Posted by: Mike Cornelius | May 31, 2020

The Sports World Speaks Up, But Will Anyone Listen?

As protests swept the country this week in the wake of the murder of George Floyd, athletes, teams, and even entire leagues lent their voices to the debate. Even as peaceful demonstrations gave way to burning and destruction, sometimes instigated by external forces from both extremes of the political spectrum, scores of players reminded fans that sports is part of our culture, not separate from it.

Boston Celtics forward Jaylen Brown drove 1,500 miles to his home state of Georgia to lead a peaceful protest march in Atlanta. The UConn women’s basketball team issued a statement through the squad’s official Twitter account which said in part, “Racism is not getting worse, it’s getting filmed, and more people are becoming aware of the 400 years of oppression that black people have been subjected to in America…We are proud to be a team made up of diverse women who will never stop pushing for the most basic human rights for our people.” Social media was also the chosen avenue for statements from many others, including LeBron James, Dwyane Wade and Odell Beckham Jr., while Kareem Abdul-Jabbar wrote a moving essay in the Los Angeles Times.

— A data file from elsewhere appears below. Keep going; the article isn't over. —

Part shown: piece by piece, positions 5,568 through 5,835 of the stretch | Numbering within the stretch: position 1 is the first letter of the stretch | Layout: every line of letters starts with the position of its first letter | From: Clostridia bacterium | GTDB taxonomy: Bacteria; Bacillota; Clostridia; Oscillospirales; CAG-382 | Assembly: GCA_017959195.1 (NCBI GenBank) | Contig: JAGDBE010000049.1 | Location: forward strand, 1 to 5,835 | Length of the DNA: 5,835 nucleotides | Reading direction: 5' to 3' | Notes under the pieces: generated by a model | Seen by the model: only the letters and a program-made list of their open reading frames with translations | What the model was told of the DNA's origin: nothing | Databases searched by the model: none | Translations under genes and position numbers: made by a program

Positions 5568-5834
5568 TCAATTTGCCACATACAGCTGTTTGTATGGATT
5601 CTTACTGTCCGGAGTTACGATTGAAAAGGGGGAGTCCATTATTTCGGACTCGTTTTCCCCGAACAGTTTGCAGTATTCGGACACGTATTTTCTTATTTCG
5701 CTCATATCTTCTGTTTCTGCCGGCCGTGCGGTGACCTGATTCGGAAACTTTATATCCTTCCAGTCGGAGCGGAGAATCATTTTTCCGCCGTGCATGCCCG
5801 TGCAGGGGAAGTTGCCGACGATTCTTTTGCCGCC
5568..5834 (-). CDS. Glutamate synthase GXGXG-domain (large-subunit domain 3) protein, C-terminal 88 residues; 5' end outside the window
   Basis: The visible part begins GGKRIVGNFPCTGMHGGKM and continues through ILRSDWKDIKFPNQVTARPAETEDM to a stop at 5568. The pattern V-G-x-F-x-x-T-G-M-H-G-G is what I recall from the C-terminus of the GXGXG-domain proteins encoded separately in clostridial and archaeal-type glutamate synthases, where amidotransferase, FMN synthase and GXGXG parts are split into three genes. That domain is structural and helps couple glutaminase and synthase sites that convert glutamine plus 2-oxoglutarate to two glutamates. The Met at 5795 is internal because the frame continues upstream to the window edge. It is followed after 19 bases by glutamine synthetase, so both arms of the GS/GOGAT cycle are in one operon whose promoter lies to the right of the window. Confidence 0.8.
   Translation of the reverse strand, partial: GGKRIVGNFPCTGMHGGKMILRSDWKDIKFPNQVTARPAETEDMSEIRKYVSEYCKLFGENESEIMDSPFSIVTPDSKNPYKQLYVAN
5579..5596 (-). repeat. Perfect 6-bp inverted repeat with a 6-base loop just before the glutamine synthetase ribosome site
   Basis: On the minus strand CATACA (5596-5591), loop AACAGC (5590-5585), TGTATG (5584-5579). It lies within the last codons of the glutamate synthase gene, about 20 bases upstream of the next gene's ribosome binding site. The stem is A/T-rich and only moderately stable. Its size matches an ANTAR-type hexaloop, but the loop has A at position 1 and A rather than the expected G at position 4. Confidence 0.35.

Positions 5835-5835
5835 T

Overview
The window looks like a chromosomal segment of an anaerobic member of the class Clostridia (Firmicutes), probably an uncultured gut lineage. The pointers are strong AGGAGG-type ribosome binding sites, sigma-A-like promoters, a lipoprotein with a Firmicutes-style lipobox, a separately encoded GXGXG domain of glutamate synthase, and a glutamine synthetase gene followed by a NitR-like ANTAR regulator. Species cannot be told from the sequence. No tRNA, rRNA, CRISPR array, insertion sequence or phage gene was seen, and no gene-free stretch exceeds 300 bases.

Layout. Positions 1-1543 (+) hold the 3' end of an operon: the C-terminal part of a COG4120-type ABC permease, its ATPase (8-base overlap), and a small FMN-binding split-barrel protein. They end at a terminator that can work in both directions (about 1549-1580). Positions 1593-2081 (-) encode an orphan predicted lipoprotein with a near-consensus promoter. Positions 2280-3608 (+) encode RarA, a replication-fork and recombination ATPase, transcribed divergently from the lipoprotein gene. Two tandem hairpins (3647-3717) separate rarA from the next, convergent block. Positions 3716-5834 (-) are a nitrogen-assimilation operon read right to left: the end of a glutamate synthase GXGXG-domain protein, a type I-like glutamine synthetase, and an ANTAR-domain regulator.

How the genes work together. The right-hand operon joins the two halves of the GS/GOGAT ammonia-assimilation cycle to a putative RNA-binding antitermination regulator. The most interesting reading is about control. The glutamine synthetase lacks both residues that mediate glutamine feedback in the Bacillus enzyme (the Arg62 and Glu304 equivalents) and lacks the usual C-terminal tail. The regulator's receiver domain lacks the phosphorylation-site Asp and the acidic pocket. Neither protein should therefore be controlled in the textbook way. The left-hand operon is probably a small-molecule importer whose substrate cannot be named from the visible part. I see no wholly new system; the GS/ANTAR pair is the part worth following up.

But given what we know and have all seen of Floyd’s death, the decision of white athletes to speak up has been especially important. Heisman Trophy winner and NFL number one draft pick Joe Burrow tweeted “The black community needs our help. They have been unheard for far too long. Open your ears, listen and speak. This isn’t politics. This is human rights.” Burrow was joined by others, including fellow NFL quarterback Carson Wentz, and reigning National League Rookie of the Year Pete Alonso of the New York Mets. Alonso’s Instagram post read “For the past couple of days, I’ve struggled to wrap my mind around what’s happening. I have a voice and I will not remain silent. My heart has been broken over the murder of George Floyd. I will never know what it feels like to be discriminated against because of the color of my skin. To anyone who faces this type of discrimination, I will fight for you and be an ally. I will always stand with you. There needs to be justice and change made for the better of humanity. Let words be our sword and unity be our armor. Take care of each other.”